Jeremy Prescott writes:
Dulwich Gardens open for Charity - in full swing
There are Dulwich gardens open for charity most weekends in June and in the first half of July, most with teas and many with plant sales as well. Full details are in the brochure which was sent to members with the Spring Journal and which is also available in local garden centres, and a list is on the Dulwich Society website. Visiting them makes for a pleasant afternoon.
Visit to the Horniman Museum gardens, 11am on Thursday 5th July
The gardens at the Horniman Museum run to 16 acres, with stunning views across London. The imaginative display gardens are closely linked to the Museum’s collections and showcase medicinal plants and plants with uses as diverse as building materials, textiles and musical instruments. The Arts & Crafts-style Sunken Garden has spectacular colour-coordinated displays of dye plants, and a new Grassland Garden designed by Professor James Hitchmough (London Olympic Park) will be opening in June to highlight threatened North American Prairie and South African landscapes.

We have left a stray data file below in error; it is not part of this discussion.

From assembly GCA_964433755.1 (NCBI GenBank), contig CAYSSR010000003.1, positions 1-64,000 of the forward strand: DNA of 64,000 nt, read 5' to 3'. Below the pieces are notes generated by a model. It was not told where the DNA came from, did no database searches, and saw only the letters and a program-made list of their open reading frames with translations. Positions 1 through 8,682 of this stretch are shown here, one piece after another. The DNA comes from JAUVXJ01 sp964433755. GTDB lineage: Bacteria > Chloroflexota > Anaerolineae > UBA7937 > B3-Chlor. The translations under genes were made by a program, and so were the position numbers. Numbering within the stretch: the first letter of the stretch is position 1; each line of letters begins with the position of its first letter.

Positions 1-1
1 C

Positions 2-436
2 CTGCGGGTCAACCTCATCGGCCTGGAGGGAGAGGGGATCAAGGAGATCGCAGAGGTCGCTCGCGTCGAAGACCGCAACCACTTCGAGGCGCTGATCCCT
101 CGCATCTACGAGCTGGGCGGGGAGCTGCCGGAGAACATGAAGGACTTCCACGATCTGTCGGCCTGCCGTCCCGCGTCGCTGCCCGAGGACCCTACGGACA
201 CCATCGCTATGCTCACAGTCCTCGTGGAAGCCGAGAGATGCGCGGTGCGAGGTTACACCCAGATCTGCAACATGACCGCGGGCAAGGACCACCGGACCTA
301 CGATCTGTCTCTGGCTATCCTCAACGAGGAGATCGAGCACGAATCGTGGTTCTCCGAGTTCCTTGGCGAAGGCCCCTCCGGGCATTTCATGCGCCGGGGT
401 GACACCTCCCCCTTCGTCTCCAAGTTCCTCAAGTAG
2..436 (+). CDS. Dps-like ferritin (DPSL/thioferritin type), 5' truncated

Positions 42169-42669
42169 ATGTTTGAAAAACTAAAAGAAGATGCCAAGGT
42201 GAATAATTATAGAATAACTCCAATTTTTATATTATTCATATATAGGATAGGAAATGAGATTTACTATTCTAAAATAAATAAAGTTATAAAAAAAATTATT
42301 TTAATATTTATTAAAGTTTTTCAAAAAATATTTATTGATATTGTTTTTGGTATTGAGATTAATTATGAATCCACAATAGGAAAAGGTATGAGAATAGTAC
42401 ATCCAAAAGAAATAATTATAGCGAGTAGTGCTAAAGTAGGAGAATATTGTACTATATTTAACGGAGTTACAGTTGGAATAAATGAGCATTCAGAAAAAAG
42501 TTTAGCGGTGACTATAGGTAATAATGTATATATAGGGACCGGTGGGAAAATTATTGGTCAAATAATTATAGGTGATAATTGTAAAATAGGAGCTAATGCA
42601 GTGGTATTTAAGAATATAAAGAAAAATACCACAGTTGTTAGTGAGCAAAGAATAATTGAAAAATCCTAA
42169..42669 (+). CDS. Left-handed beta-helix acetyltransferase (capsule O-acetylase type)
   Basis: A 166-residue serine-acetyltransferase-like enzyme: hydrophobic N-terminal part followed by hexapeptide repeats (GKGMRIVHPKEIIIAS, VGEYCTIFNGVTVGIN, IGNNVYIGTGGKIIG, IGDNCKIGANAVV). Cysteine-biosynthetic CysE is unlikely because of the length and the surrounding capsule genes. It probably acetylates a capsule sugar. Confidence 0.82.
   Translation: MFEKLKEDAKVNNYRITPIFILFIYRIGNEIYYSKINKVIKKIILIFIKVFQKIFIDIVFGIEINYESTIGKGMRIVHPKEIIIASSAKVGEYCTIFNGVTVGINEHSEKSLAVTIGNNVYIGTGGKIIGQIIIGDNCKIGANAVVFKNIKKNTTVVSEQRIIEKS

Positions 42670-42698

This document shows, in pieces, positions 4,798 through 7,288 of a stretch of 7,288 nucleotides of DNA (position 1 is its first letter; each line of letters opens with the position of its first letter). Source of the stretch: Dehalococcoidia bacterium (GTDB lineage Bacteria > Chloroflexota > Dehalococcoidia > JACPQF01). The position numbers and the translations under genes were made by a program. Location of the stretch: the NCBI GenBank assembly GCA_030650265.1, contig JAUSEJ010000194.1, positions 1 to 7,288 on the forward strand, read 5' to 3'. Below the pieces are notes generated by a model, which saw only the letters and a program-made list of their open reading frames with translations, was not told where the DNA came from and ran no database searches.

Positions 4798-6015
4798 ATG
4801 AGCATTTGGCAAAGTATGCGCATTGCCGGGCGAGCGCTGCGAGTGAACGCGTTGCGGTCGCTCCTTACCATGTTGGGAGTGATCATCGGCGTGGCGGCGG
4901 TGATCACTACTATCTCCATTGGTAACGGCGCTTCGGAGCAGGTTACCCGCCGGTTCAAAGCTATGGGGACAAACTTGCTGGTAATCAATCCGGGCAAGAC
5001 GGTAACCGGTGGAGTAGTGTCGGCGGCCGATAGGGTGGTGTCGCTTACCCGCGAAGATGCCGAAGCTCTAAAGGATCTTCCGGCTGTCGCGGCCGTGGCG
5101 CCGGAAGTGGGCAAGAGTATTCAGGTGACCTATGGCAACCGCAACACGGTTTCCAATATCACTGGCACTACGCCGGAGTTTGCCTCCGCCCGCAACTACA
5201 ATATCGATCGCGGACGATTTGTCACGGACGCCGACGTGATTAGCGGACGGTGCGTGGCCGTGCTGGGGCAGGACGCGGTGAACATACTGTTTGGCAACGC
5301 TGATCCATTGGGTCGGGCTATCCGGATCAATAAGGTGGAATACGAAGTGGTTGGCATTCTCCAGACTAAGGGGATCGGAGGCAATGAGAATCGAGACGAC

Our visit will be led by Wesley Shaw, Head of Horticulture at the Horniman, and will last an hour or so. The visit is free and open to all members of the Society but numbers are limited - if you would like to come, please book a ticket through www.eventbrite.co.uk (search Dulwich Society). We will meet at the bandstand.
176, 185, 197, 356 and P4 buses stop outside the Museum on the London Road.
Daniel Greenwood will lead a trees walk in Dulwich Park on Sunday 10th June at 4pm. Meet at the Court Lane Gate. Free to all members and guests.
Dulwich Park is a remnant of the ancient Dulwich Common. Before becoming a park in 1890 it was farmland close to where the River Effra, one of London's most well known lost rivers, flowed. Though the park is nearing 130 years of age, it has trees which are much older.
There are a number of old boundary oak trees which mark former parcels of farmland and common land. We will be looking closely at these trees, talking about their significance to us today as relicts of London's natural and cultural heritage.
Dulwich Park is host to a great variety of trees and we will attempt to identify and discover the stories of as many of the species as we can.
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